To want a different future is just naive, right? 

remember how death smells, and how wrong that is, instinctively



This is the real-politic of desperate, greedy men with nothing left to offer, but I do believe the tide is turning.  No one believes you, snake oil salesmen, peddlers of scorched earth and permanent war - your game is up!  You have no traction, no depth, you exist on the surface only.  And its you that are bankrupt, not us.  In London and Cumbria, in the Highlands and Norfolk and Cairo, everywhere people are still looking for alternatives to your fools gold, and out of this fire comes fresh ideas, and new stories.  About how to change things, how best to organise ourselves and what might constitute value in a civilised society.  Maybe one day we might aspire to that!  These are not so called extremists, but a previously silent majority radicalised by opposition to greed.  This is not party political (please ignore the smoke and mirrors, and stop jerking that knee), its just a question of time.  Time, of course, is relative, and waiting for others to sort it out can be frustrating.  I expect it'll be a long haul, we might as well pitch in.

I need to remember only 2 things: fear is the mindkiller, and we are the government.


This land is your land,
This land is my land,
From the coast of Cornwall,
To the Scottish Highlands.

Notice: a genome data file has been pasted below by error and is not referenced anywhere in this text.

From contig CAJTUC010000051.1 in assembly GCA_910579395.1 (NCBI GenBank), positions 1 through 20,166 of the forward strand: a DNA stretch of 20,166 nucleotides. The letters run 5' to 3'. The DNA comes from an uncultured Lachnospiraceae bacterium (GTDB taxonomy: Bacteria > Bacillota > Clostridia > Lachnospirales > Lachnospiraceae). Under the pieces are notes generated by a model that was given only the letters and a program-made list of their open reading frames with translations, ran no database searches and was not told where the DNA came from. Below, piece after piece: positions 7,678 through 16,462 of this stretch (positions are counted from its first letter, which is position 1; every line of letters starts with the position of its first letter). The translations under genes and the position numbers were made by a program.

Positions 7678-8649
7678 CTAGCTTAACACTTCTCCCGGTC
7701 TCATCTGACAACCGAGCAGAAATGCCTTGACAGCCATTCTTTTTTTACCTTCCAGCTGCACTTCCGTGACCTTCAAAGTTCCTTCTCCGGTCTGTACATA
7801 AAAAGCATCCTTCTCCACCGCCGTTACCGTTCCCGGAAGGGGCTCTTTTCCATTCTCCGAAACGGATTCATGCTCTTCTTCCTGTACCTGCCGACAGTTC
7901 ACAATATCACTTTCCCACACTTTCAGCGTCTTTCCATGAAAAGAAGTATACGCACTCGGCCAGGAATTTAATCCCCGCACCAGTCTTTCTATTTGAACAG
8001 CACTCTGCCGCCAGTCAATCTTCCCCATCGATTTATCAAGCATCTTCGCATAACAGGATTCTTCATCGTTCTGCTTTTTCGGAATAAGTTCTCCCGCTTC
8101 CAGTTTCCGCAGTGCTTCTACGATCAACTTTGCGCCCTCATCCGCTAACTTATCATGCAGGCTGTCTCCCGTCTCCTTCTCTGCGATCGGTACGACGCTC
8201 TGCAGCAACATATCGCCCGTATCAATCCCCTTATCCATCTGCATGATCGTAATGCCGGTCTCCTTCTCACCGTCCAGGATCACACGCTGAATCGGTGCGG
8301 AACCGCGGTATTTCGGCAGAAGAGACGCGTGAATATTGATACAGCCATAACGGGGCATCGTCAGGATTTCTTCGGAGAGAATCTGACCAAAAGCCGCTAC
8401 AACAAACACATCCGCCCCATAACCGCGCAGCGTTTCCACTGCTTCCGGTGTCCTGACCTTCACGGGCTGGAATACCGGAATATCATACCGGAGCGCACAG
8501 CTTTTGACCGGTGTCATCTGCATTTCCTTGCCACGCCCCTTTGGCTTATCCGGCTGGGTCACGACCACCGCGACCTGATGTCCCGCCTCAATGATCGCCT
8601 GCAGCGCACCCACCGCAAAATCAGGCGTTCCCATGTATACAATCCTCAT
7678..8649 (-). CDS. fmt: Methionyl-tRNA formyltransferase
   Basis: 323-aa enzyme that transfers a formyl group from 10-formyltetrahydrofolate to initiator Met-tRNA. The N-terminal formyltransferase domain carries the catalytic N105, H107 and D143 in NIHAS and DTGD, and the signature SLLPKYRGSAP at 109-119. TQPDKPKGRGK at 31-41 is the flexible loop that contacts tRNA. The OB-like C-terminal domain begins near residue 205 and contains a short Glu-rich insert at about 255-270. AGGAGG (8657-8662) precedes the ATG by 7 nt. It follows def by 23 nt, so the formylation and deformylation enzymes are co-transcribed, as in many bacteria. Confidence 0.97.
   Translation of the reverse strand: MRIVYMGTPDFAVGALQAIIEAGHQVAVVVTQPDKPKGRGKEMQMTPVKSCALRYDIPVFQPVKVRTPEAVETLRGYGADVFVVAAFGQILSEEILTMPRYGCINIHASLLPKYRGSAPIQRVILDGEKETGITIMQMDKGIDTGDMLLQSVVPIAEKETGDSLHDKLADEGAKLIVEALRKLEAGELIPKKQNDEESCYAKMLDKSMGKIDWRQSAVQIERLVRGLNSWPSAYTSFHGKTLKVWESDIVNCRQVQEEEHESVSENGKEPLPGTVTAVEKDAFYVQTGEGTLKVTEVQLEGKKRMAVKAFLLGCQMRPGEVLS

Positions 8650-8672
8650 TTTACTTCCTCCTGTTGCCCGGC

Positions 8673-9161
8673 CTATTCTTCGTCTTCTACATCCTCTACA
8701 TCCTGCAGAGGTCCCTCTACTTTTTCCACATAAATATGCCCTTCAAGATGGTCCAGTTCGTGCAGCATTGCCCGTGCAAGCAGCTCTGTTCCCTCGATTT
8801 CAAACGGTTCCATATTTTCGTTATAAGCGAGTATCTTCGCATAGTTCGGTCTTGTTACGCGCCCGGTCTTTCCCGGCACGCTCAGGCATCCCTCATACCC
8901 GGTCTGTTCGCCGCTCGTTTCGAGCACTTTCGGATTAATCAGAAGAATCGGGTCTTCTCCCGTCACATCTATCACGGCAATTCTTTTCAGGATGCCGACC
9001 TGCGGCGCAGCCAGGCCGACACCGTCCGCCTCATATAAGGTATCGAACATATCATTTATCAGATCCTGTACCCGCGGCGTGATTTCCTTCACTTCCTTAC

From the sacred forests,
To the holy islands,
This land was made for you and me.


As I walked out through
The homeless counties,
The traffic raging,
Raging all around me.
I closed my eyes and,
Dreamed how it could be,
This land was made for you and me.


So I am going,
No one can stop me,
Where the wild flowers growing,
Clean rivers flowing.
Fresh winds are blowing,
And the tall trees whispering,
This land was made for you and me.

 
I saw a sign there,
When I was walking,
And on the sign it,
Said "No Trespassing".
But on the other side,
It didn't say nothing,
This side was made for you and me.


As the clouds went rolling,
And the church bells ringing,
I heard the songs that,
The birds were singing.
As night came falling,
They went on calling,
This land was made for you and me.


From the teaming city,
I made my escape,
To find my place in,
The mystic landscape.
I'm not the first here,
Nor am I the last here,
This land was made for you and me.



'This land is your land' (traditional/Woody Guthrie, arr Billy Bragg)



Read something:
Andy H on stewardship
John on turbine parks
Andy W on forests 
Robin on trust
False Economy

Do something: 
Save our Forests
The JMT Wild Land campaign
Alan's plans - watch this space!
UK Uncut